How a 1031 Exchange Works
Step 1: Sell Your Property (aka “Relinquished Property”)
Must be Non-owner occupied investment property NOT your Primary Residence
(Primary residence already has 250 K-single/500 K-married owner(s) IRS 121 Exemption)
Must be USA Real estate only!
Must be MIRROR IMAGE: SAME SELLER NAME & SAME BUYER NAME
Must be Long Term Holder, property can’t be a stock in trade “dealer” property (No Fix & Flippers)
For total tax avoidance property should be a paid off asset & should NOT be sold to a buyer with any seller carry back financing!
Step 2: Sale Proceeds Parked with Qualified Intermediary (QI)
The QI handles the financial part of the exchange by taking receipt of the sales proceeds from the sale of your original property (relinquished property) and distributes the proceeds to pay for your replacement property(s).
Note: The QI must be a non-related disinterested third party.
Step 3: Identify Replacement Property (s) within 45 Days
The Internal Revenue Code requires that the new property be identified within 45 days of the closing of the sale of the old property. The 45 days commence the day after closing of Relinquished Property and are calendar days. If the 45th day falls on a holiday, that day remains the deadline for the identification of the new properties. No extensions are allowed under any circumstances. If you have not entered into a contract by midnight of the 45th day a list of properties must be furnished and must be specific. It must show the property address, the legal description or other means of specific identification.
IRS Rules of Replacement Property Selection:
200 Percent Rule - can identify 4 or more properties as long as the value does not exceed 200 % of the property sold.
3 Property Rule - can identify any three properties regardless of value.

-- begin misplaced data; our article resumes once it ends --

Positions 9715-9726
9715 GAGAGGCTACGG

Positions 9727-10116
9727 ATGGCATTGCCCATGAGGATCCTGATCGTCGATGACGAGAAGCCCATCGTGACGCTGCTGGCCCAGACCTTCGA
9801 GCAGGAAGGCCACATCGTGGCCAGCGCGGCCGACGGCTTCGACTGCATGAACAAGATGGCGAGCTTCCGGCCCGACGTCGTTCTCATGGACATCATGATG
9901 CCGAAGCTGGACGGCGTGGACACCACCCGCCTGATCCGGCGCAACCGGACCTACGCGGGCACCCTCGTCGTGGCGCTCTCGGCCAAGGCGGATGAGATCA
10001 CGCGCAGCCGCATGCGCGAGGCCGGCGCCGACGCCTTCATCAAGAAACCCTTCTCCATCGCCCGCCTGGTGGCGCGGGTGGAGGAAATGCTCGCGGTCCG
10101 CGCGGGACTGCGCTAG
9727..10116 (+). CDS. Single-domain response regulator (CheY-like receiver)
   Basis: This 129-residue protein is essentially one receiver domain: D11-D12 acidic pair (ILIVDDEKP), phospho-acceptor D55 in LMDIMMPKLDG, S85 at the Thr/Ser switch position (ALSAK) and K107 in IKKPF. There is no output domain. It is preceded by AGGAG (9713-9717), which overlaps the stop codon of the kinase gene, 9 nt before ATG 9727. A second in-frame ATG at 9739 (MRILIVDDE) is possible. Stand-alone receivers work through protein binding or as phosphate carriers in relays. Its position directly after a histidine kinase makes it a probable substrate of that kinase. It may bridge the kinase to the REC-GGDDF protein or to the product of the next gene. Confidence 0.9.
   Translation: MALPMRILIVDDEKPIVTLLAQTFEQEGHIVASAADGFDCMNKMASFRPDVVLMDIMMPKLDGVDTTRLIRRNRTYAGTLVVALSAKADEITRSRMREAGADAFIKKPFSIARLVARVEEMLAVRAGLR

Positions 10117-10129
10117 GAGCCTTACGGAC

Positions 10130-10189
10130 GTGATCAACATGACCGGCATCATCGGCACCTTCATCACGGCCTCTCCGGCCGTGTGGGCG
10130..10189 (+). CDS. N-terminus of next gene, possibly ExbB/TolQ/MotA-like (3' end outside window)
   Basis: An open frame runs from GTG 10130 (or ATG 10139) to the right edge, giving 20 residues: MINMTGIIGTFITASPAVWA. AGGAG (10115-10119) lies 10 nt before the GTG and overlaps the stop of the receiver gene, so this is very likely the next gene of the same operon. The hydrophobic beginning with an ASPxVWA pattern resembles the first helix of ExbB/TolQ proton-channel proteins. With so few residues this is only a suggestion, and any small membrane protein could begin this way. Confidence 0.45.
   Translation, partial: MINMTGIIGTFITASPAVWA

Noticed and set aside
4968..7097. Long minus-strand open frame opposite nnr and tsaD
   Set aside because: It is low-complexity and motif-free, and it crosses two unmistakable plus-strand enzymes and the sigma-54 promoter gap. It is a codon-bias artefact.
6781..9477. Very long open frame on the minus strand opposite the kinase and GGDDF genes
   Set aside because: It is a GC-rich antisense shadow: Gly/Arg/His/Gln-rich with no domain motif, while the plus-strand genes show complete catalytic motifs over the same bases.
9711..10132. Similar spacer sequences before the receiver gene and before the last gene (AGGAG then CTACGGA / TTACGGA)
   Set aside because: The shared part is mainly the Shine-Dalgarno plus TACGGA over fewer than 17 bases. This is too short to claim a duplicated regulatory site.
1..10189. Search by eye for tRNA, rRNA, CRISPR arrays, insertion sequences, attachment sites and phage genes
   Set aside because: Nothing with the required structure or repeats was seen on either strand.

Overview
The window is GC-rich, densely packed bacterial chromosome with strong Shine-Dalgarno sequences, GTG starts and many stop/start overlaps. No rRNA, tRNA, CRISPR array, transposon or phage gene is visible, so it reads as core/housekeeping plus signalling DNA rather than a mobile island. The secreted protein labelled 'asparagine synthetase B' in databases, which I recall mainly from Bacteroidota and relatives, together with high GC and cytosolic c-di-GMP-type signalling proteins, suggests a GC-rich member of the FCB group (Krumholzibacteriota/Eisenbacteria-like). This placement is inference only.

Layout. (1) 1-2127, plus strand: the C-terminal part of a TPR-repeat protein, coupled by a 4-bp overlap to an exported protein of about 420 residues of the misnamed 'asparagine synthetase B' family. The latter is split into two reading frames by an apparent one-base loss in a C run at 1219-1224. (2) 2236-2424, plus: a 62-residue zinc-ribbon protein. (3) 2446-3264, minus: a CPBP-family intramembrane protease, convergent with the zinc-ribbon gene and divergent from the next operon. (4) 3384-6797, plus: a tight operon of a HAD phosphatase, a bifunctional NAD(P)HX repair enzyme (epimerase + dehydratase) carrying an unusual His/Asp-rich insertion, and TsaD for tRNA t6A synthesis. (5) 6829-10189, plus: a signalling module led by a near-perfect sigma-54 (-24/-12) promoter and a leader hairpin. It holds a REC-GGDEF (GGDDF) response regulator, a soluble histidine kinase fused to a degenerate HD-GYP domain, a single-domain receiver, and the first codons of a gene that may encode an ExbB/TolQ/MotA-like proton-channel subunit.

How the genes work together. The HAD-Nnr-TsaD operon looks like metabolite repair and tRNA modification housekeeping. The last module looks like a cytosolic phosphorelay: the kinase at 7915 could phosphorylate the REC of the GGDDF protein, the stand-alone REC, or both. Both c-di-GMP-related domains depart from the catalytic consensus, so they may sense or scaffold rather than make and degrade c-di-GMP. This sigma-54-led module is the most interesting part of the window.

95-percent Exception Rule - if value exceeds 200 %, then 95 percent of what is identified must be purchased.
Step 4: Close on Identified Replacement Property (s) within 180 days
The property being purchased must be one or more of the properties listed on the 45 day identification list given to your QI. You can replace any replacement property prior to 45 day ID period. But after the 45 day ID period that’s it! This time frame runs concurrently, therefore when the 45 days are up you only have 135 days remaining to close. There are no extensions due to title defects or otherwise. Closed means title is required to pass before the 180th day.
Any money or the fair market value of “Non like-Kind Property” (aka boot) received by you in a 1031 exchange is taxable (to the extent of gain realized on the exchange). If you desire some cash out and are willing to pay some taxes this is OK, but mortgaging replacement properties TAX FREE post 1031 is a much better option.
Common Sources of 1031 BOOT
You buy a replacement property with a lesser value then the original property (Relinquished)
SOLD Price & BUY Price positions must be equalized after 1031.
Ex: Sold Relinquished asset for $600,000 Net | Bought $500,000 Replacement asset (s)|Incur $100,000 tax bite (boot)
Taxable Cash Received
Any cash received, controlled or ‘touched’ by you at the closing of either the relinquished property or the replacement property is taxable.
Taxable Debt Relief
Any mortgage or loan that an you pay off at the closing of the sale of your old property will be taxable as debt relief by the IRS unless you can
1) Replace the old debt with an equal larger new loan
2) You increase the amount of cash invested in the new property by the amount of debt relief.
Example: The old property is sold for $500k; $160k goes to pay off the mortgage and $340k goes to the QI. Then, the investor purchases a new property for $500k. The $340k held by the QI goes toward the purchase, but the investor is still short $160k. This shortage can come from either a new $160k loan or $160k of additional cash that the investor brings to the closing, OR a combination of the two.
If you sell your old property and hold paper, the mortgage note received by you is considered "Non Like Kind Property" and is taxable.
Using sale proceeds to pay for non-transactional closing costs.
The IRS stipulates:
To pay closing costs out of exchange funds, the costs must be considered a Normal Transactional Cost. Normal Transactional Costs, or Exchange Expenses, are classified as a reduction of boot and increase in basis, where as a Non Exchange Expense is considered taxable boot or non-transactional closing costs.
1031 Normal Transactional Closing Costs
Permissible Closing Cost expenses in a 1031 Exchange